Those attending a special city meeting Thursday night to explain the first phase of the Main Street improvement project, were reminded, “Great things come out of patience.”
Smiling at those words, projected on a screen in the City Council Chamber, Amanda Pollack, Deputy Director of Public Works, told the audience Phase II — the first of three to be completed — will be handled carefully, with respect to residents and businesses.
Work will be done block by block, allowing residents to have access to their properties, but there will be construction, noise, dust and utility work during the one-year undertaking, set to commence Oct. 3.
The entire venture will last three years, but streets should be completed in two years, leaving only the pedestrian plaza outside of the Government Office Building to finish.
Awarded the bid for construction was KCI Technologies, whose representative, Debbie Pfeil, also speaking at the meeting, thanked attendees at Thursday afternoon’s groundbreaking ceremony for Phase II. Mayor Jake Day was there, but unable to be at the informational meeting tonight.
Pfeil said KCI will provide a link to the project with a live Google map.
“We will be doing these updates several times during the day, the week, the month … we’ve also dedicated a phone line. It is dedicated just for this project, for the duration of this project,” she said.
Concerns will be logged and shared with Pollack, Pfeil said.
“We really want to focus on as many minimal disruptions as possible rather than to go out there and talk and talk and talk to our inspectors. We look forward to working on the project, and the outreach as well,” she said.
Phase II will be from Route 13 to the east side of Division Street.
Design began in 2014. Improvements will include more brick elements along the street. Although four parking spaces will be lost at first, 25 will be added during Phase I. Phase I will concentrate on Division and Main streets.
Meters will be replaced with nine parking pay stations.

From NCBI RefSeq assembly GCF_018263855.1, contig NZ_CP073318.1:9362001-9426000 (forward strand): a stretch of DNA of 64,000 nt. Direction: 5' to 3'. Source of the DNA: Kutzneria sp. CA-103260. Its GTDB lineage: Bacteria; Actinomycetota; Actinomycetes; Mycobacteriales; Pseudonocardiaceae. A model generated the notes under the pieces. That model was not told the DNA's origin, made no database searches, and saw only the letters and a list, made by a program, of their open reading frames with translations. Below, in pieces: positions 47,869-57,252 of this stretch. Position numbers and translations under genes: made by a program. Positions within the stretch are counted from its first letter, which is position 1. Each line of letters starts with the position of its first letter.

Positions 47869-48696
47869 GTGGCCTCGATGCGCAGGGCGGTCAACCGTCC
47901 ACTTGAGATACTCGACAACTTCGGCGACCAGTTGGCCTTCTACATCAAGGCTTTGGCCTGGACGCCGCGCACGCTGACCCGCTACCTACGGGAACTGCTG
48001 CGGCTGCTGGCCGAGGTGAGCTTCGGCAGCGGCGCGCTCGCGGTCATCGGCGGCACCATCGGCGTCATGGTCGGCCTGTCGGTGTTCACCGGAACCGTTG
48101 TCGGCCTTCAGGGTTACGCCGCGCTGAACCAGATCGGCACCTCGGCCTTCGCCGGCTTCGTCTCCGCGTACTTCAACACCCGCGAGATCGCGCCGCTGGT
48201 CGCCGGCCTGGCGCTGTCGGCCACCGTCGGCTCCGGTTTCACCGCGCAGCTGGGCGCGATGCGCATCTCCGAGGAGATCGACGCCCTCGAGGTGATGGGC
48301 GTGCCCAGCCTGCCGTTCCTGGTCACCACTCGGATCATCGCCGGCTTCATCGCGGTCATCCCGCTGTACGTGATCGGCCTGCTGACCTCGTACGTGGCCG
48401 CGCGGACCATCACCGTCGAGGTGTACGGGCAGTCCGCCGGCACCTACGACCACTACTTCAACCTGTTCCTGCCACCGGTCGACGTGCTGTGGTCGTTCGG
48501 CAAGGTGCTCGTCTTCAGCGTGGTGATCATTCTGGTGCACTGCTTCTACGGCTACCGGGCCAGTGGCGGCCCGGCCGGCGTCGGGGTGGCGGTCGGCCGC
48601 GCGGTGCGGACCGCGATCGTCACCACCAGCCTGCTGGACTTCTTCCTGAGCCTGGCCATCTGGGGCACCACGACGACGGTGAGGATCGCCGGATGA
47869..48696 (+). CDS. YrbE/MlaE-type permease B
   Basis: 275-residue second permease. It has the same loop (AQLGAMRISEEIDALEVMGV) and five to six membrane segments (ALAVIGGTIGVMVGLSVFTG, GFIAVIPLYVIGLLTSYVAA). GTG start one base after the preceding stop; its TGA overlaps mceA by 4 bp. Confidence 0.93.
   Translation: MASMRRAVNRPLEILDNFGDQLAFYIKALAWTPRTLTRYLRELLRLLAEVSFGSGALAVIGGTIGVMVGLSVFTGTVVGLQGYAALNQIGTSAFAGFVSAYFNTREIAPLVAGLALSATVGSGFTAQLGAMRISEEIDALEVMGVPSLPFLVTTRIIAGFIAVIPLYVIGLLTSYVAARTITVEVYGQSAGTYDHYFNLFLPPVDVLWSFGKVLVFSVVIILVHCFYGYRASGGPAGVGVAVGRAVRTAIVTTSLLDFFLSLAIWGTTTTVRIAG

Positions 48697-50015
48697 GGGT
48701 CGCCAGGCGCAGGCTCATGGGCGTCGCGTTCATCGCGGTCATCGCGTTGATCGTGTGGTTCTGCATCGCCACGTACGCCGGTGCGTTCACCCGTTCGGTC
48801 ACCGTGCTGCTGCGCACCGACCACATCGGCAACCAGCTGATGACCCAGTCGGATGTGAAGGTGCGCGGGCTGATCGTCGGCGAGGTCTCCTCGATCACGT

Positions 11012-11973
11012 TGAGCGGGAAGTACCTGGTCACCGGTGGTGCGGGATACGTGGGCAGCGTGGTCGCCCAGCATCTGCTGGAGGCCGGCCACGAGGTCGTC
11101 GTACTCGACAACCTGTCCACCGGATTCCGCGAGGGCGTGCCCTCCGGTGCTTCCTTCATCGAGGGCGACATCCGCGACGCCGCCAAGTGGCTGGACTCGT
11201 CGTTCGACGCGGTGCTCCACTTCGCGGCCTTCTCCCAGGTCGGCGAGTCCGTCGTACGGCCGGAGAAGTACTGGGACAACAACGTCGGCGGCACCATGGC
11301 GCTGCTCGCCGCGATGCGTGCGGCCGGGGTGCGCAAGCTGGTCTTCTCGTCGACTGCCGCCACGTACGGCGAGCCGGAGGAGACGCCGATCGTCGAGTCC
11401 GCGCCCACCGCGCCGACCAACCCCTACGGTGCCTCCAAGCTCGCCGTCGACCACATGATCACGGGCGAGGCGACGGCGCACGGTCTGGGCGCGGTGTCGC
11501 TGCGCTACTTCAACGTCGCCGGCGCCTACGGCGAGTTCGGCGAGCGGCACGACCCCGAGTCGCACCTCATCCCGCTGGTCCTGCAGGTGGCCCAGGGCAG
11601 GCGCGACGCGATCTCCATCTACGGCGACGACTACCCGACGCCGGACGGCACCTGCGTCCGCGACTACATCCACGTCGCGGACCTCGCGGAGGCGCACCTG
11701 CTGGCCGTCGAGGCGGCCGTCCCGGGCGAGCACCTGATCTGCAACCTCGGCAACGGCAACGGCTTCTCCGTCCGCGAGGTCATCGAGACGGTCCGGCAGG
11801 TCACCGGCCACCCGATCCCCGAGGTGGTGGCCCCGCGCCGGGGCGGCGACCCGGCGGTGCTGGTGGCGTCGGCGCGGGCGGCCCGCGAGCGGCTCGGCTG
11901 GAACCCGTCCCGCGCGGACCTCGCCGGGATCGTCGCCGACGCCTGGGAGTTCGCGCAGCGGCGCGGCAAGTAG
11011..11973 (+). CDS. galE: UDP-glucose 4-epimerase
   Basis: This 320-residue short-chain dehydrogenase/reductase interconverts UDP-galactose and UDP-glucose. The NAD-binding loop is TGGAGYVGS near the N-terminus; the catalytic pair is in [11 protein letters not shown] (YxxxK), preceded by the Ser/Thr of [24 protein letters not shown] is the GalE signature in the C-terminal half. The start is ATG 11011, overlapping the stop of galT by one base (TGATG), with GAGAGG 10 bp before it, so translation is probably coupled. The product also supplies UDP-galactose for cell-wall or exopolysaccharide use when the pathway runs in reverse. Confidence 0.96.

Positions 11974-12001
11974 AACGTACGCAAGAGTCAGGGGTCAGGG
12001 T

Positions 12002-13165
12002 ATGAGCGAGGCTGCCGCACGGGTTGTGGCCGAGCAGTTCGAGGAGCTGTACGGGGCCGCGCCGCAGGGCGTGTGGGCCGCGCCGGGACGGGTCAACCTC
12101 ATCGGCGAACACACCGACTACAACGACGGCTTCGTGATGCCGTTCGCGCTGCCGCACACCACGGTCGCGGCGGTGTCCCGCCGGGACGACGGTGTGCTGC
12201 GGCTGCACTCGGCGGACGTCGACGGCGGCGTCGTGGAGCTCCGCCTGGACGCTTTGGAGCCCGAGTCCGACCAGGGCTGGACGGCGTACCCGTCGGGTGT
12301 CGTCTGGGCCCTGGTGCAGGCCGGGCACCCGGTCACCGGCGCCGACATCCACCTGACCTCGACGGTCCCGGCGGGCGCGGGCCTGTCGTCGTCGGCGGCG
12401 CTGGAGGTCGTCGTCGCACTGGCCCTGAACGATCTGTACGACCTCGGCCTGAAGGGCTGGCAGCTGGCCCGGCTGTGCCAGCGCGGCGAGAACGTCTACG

“There will be a style of street furnishings that will match our new street lights,” Pollack said, plus 11 trash cans, 11 recycling containers, 10 bike racks, 29 benches and 59 street lights, all with the same design.
Sidewalk paths will be straight for pedestrians, meaning outdoor dining tables in front of restaurants will be moved forward.
The city received a Green Streets grant to help fund the bio-retention areas. Stormwater that falls on Main Street will be treated prior to being discharged into the river, Pollack explained.
All existing trees will be removed, a total of 12, but 44 new, native trees, appropriate for an urban setting, will be planted.
“When you look at the trees now, in a lot of places the sidewalk is heaving up around them … they are really too big for an urban setting,” Pollack said.
“Keep in mind, we will be working block by block, but when we leave a block, it won’t be finished. It may be they kind of go block by block and do other things, then go back and do paving,” Pollack said.
“We’re respectful of the fact we are in a business district and there are residents here. We will be careful about that, but I want to be honest with you. We will be under construction,” Pollack said.
A man in the audience asked about flooding on Baptist Street and Pollack said storm drains will be replaced and some sizes changed. Less storm water will go into the system, especially since the water will be used to water trees.
Another asked about overhead utilities and Pollack said they will remain overhead, and not be situated underground.
A man who lives downtown said he’s concerned about, “noise, cars, all the drunks out late at night.”
Pollack said she will check with Police Chief Barbara Duncan, to see if additional officers will be placed in that area.
“When it’s all finished, it’s going to look very nice,” Pollack said, adding that, during construction, the Downtown Trolley will accommodate the city by using an alternate route.
Reach Susan Canfora at email@example.com.